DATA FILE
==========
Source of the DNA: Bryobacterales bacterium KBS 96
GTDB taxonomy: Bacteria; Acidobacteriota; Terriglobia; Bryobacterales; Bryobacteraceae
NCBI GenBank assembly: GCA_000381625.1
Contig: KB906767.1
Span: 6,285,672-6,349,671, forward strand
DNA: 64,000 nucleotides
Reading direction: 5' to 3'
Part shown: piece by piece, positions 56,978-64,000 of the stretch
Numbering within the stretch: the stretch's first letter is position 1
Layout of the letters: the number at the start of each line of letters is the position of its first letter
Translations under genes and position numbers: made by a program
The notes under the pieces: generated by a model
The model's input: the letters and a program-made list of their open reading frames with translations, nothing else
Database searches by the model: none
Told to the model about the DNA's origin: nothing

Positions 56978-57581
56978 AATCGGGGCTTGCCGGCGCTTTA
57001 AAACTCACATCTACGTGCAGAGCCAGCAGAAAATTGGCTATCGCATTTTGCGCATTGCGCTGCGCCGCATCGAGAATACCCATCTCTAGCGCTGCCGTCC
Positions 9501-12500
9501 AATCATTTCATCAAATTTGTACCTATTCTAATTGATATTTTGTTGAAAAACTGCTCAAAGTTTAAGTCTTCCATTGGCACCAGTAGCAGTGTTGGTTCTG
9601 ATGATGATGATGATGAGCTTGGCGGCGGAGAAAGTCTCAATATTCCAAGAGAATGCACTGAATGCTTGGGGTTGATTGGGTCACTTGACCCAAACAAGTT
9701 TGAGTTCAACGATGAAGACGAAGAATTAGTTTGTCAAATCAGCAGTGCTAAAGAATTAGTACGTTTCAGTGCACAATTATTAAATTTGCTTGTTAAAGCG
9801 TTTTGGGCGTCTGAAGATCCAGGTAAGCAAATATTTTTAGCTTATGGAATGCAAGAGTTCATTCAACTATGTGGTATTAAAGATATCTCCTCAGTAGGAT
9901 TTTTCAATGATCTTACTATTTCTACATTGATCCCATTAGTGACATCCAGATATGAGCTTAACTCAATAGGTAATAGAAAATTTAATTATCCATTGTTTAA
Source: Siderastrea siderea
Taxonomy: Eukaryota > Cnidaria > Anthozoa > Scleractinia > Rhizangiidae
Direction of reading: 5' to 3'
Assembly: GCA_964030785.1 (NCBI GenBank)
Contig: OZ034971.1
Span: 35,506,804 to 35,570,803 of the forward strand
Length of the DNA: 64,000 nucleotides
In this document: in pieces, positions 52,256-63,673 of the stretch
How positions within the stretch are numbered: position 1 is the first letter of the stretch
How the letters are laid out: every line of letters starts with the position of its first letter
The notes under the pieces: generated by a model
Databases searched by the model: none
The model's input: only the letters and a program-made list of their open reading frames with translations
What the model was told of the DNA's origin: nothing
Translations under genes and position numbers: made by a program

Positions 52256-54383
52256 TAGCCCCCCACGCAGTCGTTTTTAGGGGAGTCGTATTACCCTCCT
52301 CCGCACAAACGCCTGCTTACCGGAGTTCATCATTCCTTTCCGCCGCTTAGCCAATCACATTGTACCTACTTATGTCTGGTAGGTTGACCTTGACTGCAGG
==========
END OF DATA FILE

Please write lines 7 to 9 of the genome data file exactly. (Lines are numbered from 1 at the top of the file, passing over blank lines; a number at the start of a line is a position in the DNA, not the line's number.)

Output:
Reading direction: 5' to 3'
Part shown: piece by piece, positions 56,978-64,000 of the stretch
Numbering within the stretch: the stretch's first letter is position 1